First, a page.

Developing a personal connection to God is also important, but this 'selfish' goal is not seen as the ultimate or even the penultimate. I am only one person and my achieving of enlightenment will only benefit myself. I must learn in order to teach and show others what it means to learn to be righteous.

"Rabbi Yishmael...used to say: He who learns in order to teach will be enabled both to learn and to teach. But he who learns in order to practice will be enabled to learn, to teach, to observe, and to practice." (Pirkei Avot 4:6)

So to recap: the goal of Judaism is to reach a state of World Peace and Global Enlightenment by "liv[ing] up to God's will and commandments that were given to his chosen people; and follow[ing] them through love and obedience to Him. "

psychoslice
15-09-2011, 05:06 AM
His chosen people, mmmm, what about other religions, are they god's chosen people also ?.

Honza
15-09-2011, 06:14 AM
Thanks Yamah.

What about heaven? What about the afterlife? What about at the end of creation?

How does it all end? What happens to all the Jewish SOULS?

Yamah
15-09-2011, 07:49 AM
Judaism places significantly less emphasis on the afterlife than Christianity or Islam do. If you will notice, it isn't mentioned anywhere in the Original Testament.

We believe that when you die you are sent to the 'Resevoir of Souls'. From there a soul can choose to (1) remain at the level it has achieved through its previous incarnation, (2) choose to reincarnate to achieve a higher state, or (3) go through 'Gehenom' (commonly translated as 'hell', though it is more like 'purgatory') where the soul can be purified through suffering to achieve a higher state.

After this world has reached a state of ultimate perfection, which is well beyond our years, the universe will exist in an altered state of supreme goodness and wonder and all the souls will be reborn into an eternal paradise. The extent of joy you receive in The Next World will be proportional to the spiritual station you have reached through This World.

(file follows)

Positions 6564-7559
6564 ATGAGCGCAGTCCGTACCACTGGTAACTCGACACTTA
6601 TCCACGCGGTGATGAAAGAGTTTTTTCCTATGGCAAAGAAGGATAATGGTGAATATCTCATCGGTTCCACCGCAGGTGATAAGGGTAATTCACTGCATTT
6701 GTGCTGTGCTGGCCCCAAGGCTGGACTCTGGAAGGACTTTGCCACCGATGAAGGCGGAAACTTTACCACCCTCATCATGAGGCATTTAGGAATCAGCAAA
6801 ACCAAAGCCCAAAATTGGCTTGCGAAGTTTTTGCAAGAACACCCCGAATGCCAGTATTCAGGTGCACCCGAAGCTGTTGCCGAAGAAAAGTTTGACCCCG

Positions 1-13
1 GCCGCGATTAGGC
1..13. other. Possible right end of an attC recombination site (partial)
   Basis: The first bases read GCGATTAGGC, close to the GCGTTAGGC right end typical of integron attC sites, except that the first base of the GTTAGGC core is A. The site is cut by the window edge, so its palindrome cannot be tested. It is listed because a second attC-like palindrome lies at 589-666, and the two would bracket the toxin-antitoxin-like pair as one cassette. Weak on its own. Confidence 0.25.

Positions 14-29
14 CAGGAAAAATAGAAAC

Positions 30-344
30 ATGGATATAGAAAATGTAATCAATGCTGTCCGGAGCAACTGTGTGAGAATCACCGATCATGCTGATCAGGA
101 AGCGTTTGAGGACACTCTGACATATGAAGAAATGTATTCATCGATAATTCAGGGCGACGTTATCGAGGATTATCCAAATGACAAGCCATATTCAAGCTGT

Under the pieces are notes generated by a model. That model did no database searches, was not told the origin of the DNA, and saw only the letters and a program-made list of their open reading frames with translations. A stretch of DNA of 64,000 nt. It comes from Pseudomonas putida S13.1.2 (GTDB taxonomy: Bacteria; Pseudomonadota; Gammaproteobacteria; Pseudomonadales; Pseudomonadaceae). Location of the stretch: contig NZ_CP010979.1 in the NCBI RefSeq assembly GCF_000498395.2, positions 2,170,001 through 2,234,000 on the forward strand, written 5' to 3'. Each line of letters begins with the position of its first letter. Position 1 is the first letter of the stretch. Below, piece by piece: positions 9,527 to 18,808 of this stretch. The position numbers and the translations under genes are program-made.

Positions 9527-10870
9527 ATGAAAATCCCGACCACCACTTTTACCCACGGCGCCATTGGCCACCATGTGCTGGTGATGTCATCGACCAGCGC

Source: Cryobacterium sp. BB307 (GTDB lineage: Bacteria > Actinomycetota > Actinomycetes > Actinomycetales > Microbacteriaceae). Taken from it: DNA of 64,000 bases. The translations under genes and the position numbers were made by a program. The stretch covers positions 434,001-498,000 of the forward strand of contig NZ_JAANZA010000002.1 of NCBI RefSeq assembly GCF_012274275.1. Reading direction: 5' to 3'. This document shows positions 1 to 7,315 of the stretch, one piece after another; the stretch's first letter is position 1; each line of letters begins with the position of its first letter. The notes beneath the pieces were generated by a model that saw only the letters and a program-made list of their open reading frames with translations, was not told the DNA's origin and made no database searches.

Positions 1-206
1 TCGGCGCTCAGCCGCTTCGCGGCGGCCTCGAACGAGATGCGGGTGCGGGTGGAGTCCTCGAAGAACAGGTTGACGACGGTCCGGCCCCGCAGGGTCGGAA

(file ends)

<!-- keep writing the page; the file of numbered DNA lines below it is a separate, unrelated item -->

Regarding the details of The Next World it is impossible to know... for it is like blind men speaking about colour.

Jews and Non-Jews will all be reincarnated in The Next World, but since the reward is proportional to the responsibilities and the Jewish people have more responsibilities, the potential reward in The Next World for a Jew is greater.

psychoslice
15-09-2011, 07:56 AM
Yamah: Jews and Non-Jews will all be reincarnated in The Next World, but since the reward is proportional to the responsibilities and the Jewish people have more responsibilities, the potential reward in The Next World for a Jew is greater.

Why do the Jews have more responsibilities, it just doesn't make sense to me, with all due respect, I think that statement sounds very arrogant.

Yamah
15-09-2011, 08:22 AM
A lot of people view that statement as being arrogant but it isn't said with any arrogance whatsoever.

There are two responsibilities in this world: (1) Don't destroy the world, (2) Attempt to elevate the world.

Everyone is responsible for the first. Only Jews are responsible for the second. Non-Jews can, of course, contribute to global elevation, and they will be rewarded accordingly should they choose to do so, but they are not RESPONSIBLE for it.

If you want to get into specifics, as a Jew I must: (1) spending at least 2 hours each day in prayer, (2) spend 1 to 14 additional hours each day studying the Torah, (3) devote one full day every week to God, (4) devote an additional 16 days every year to God, (5) spend at least 79 days every year in a solemn state, (6) spend an additional 5+ days every year fasting and mourning, (7) spend the remaining 0-13 waking hours of the remaining ~200 days every year upholding a strict code of righteousness which restricts what I can eat, what i can learn, who I can talk to, etc... all while still performing the basic requirements of life such as eating, sleeping and working. Furthermore, the whole while I must be aware that 2 billion christians and 1.6 billion muslims would all love to see me dead and the majority of the remaining 3 billion people don't care for me all that much either... and somehow understand that all the responsibilities I have undertaken in this life is to help all of them. Furthermore I must do all of these things out of genuine joy and love for God, otherwise they don't count and I'm just wasting my time.

mattie